1/2 cup Parmesan, grated
1/2 teaspoon Parsley, dried
1/4 teaspoon Basil, dried
4-5 ounces Prosciutto, thinly sliced (can be used from Salumi portion)
Day 1: (The night before - 45 minutes)
To make the jam, rinse & cut the figs. Stems should be cut off and the figs should be cut (leaving the skin on) into six equal pieces each.
Mix the figs and sugar and let macerate for 10 minutes in a sauce pot. Bring the heat up to Medium and pour in the lemon juice, water, and salt. Let everything simmer for 20 minutes or until thick, stirring frequently. Then let cool 10 minutes. Store in a glass jar in the refrigerator overnight.
Day 2: (The day of - 2 hours)
Prep the muesli by mashing the butter, sugar and spices together with a fork or mixer with a paddle attachment. Pour in the muesli mix and milk. Set aside to let the muesli absorb the liquid.
Preheat the oven to 375*. Wash & core the apples using an apple corer or paring knife. Apples should be un-cored with about an inch-wide opening and three-quarters of the apple's length down. Fill the apples with the muesli mix to the top.
Take out a baking dish, (at least as tall as the apples,) and place the apples inside about a 1/2 inch apart. Add in warm water to surround the apples, (which keeps them juicy!) The water should come up no more than halfway up to the apples' height.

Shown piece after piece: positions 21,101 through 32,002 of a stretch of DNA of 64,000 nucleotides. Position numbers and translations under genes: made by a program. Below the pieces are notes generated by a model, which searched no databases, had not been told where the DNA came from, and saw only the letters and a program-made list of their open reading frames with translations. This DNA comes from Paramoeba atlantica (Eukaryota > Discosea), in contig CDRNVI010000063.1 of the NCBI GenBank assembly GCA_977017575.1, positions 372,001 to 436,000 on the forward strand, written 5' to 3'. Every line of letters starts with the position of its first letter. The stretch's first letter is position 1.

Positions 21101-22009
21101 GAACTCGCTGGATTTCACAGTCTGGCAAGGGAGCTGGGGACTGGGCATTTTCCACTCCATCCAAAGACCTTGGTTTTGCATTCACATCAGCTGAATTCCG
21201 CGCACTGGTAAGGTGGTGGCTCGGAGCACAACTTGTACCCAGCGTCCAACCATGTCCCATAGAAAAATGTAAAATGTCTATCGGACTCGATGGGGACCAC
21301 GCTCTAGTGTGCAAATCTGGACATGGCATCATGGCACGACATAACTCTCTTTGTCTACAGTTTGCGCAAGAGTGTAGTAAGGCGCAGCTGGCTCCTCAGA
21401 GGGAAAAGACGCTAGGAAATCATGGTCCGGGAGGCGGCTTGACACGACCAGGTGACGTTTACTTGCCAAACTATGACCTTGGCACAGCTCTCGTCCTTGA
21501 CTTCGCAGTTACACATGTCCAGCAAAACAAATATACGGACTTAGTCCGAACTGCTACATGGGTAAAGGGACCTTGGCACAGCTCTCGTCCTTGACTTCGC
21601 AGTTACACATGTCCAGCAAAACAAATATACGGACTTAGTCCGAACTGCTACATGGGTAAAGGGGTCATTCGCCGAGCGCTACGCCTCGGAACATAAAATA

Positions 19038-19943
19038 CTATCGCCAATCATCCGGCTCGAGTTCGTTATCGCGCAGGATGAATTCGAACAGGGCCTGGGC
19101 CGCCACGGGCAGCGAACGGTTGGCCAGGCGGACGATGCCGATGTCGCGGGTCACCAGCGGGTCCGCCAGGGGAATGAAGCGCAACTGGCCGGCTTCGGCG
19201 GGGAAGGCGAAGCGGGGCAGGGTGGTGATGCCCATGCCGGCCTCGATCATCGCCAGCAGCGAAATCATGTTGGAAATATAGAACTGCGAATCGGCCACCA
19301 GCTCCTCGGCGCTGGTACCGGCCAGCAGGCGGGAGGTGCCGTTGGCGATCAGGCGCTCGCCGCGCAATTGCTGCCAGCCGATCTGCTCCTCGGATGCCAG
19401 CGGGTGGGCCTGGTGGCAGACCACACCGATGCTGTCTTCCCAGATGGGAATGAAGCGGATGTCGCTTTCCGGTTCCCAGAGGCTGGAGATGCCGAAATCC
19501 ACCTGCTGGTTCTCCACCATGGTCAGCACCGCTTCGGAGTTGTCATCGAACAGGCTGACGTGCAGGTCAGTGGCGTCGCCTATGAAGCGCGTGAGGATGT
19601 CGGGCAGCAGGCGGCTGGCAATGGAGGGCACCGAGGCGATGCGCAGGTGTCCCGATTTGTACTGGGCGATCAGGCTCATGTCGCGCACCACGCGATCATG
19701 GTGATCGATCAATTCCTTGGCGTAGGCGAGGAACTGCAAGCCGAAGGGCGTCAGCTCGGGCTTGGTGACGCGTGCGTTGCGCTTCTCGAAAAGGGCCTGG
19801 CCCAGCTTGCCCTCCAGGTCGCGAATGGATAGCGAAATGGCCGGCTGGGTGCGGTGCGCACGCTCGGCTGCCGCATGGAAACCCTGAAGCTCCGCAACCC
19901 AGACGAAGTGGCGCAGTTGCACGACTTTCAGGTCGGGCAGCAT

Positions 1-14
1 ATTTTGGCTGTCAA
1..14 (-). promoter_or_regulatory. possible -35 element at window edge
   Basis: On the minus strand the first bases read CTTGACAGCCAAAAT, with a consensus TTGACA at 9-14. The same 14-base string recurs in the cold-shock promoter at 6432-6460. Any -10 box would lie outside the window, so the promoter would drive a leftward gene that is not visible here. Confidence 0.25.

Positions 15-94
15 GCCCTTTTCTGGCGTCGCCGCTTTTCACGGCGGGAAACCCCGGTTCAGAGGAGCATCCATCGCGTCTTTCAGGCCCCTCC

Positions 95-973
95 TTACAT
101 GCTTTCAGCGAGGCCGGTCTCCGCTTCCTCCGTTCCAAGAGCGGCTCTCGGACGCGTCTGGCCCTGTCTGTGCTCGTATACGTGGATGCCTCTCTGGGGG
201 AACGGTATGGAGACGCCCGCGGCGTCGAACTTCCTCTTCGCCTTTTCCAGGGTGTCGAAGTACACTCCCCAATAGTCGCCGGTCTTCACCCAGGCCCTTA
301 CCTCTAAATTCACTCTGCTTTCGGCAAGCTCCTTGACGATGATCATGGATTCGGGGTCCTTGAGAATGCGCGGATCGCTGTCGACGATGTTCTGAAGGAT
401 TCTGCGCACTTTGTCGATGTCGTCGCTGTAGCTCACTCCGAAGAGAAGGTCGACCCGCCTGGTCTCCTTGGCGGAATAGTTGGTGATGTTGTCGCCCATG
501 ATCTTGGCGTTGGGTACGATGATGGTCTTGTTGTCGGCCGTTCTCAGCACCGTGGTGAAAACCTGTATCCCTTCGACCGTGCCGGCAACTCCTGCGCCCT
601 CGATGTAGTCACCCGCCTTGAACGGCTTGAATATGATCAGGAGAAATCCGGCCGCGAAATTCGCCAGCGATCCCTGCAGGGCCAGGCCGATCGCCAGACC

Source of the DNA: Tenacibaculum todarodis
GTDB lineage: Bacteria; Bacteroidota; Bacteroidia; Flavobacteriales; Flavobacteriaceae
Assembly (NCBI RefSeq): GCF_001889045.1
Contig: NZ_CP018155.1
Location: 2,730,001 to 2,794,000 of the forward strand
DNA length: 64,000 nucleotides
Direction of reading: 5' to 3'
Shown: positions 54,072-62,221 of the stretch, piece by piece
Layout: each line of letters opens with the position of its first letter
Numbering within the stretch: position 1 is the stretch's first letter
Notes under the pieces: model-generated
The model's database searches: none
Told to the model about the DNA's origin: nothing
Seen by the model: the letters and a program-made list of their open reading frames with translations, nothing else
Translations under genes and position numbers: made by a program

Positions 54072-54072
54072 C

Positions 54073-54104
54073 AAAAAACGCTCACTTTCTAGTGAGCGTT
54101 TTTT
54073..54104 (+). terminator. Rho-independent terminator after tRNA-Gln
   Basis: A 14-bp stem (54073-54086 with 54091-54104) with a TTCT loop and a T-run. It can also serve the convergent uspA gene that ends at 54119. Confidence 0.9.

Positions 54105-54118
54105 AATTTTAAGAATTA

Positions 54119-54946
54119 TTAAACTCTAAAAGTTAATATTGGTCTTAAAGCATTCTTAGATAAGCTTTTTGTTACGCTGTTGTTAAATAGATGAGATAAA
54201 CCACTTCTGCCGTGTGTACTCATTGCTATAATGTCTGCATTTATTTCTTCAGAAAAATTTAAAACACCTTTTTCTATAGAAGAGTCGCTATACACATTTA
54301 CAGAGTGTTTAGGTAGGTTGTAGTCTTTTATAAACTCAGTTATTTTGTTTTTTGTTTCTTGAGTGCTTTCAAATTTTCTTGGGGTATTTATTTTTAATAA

Bake the apples for 45 minutes and then let cool for 5 minutes. (Readjust the oven heat to 500* for the pizzette.) Place the apples on another dish to finish cooling outside of the water.
While the apples are baking, drizzle olive oil over a large roasting pan. With a little All Purpose Flour dusted on your hands, carefully stretch the pizza dough with the tops of your fists, pulling gently on opposite sides of the dough ball in a circular rotation.
Once the dough ball is about 10 inches wide, place the dough in the pan and carefully mold and fold the dough to fit inside, (about 10-12 inches.) Brush olive oil over the top of the dough, paying special attention to the crust areas.
Once the apples are done baking and the oven heat is reached, par-bake the pizza dough for 10-15 minutes or until the crust barely starts crisping. Remove from the oven to top. Start by spreading and smearing small dollops of fig jam on top of the pizzette. Then add the thinly sliced figs, dolloped burratta, and spices. Bake for 15 minutes until the crust is crisp and the cheese is bubbling.
While the pizzette is baking, toast a few slices of bread (preferably seeded). Spoon jam into a small bowl and arrange onto the board, followed by the baked apples, then toast, then salumi, leaving room for the pizzette pieces.
After removing from the oven, quickly sprinkle parmesan and herbs on top. Next, quickly drape prosciutto slices over the pizzette. Slice into individual servings. Place onto the snack board and serve.